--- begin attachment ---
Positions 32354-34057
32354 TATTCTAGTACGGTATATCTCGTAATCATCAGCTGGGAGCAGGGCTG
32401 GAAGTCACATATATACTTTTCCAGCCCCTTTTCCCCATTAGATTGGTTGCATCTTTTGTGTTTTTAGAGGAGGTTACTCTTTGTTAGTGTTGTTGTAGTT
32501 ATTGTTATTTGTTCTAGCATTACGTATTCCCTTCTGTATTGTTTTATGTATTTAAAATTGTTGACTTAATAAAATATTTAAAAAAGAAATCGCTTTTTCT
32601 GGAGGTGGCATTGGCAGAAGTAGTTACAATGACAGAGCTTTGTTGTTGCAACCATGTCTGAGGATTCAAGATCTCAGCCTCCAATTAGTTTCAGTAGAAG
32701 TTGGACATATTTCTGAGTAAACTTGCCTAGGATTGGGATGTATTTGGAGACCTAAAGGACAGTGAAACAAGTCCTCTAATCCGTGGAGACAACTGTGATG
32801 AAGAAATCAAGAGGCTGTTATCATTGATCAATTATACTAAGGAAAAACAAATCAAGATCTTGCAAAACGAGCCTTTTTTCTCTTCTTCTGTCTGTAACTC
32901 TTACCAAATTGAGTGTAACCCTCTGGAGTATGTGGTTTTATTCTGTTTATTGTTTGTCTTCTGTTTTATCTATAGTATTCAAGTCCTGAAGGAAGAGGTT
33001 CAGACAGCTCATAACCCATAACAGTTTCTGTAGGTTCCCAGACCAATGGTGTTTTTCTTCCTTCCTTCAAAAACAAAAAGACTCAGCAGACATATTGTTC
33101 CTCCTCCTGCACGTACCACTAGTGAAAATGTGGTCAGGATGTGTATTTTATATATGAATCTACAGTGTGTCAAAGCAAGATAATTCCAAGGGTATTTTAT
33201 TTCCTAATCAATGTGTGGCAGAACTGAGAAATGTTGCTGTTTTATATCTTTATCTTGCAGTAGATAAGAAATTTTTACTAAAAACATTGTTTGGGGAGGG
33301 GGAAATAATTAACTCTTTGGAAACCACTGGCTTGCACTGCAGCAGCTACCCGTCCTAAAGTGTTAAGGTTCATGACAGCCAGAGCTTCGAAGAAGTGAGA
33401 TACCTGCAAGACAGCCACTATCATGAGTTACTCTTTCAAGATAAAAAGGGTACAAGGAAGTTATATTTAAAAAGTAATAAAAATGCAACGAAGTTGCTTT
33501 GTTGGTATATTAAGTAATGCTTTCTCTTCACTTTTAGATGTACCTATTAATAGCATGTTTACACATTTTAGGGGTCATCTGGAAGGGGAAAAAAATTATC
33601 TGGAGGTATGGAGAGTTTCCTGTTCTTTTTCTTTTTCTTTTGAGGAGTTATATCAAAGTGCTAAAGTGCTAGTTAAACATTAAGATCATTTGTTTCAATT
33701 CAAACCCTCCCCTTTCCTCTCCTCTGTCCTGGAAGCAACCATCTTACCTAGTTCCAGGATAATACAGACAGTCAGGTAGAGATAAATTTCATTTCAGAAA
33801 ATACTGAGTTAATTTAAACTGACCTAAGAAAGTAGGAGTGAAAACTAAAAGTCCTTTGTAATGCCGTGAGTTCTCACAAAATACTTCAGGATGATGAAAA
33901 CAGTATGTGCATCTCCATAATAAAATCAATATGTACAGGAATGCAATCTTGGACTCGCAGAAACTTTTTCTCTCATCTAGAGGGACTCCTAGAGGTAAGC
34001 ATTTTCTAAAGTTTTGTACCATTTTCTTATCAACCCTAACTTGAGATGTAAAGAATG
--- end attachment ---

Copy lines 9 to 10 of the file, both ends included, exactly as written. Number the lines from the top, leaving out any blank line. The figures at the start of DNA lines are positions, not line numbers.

33001 CAGACAGCTCATAACCCATAACAGTTTCTGTAGGTTCCCAGACCAATGGTGTTTTTCTTCCTTCCTTCAAAAACAAAAAGACTCAGCAGACATATTGTTC
33101 CTCCTCCTGCACGTACCACTAGTGAAAATGTGGTCAGGATGTGTATTTTATATATGAATCTACAGTGTGTCAAAGCAAGATAATTCCAAGGGTATTTTAT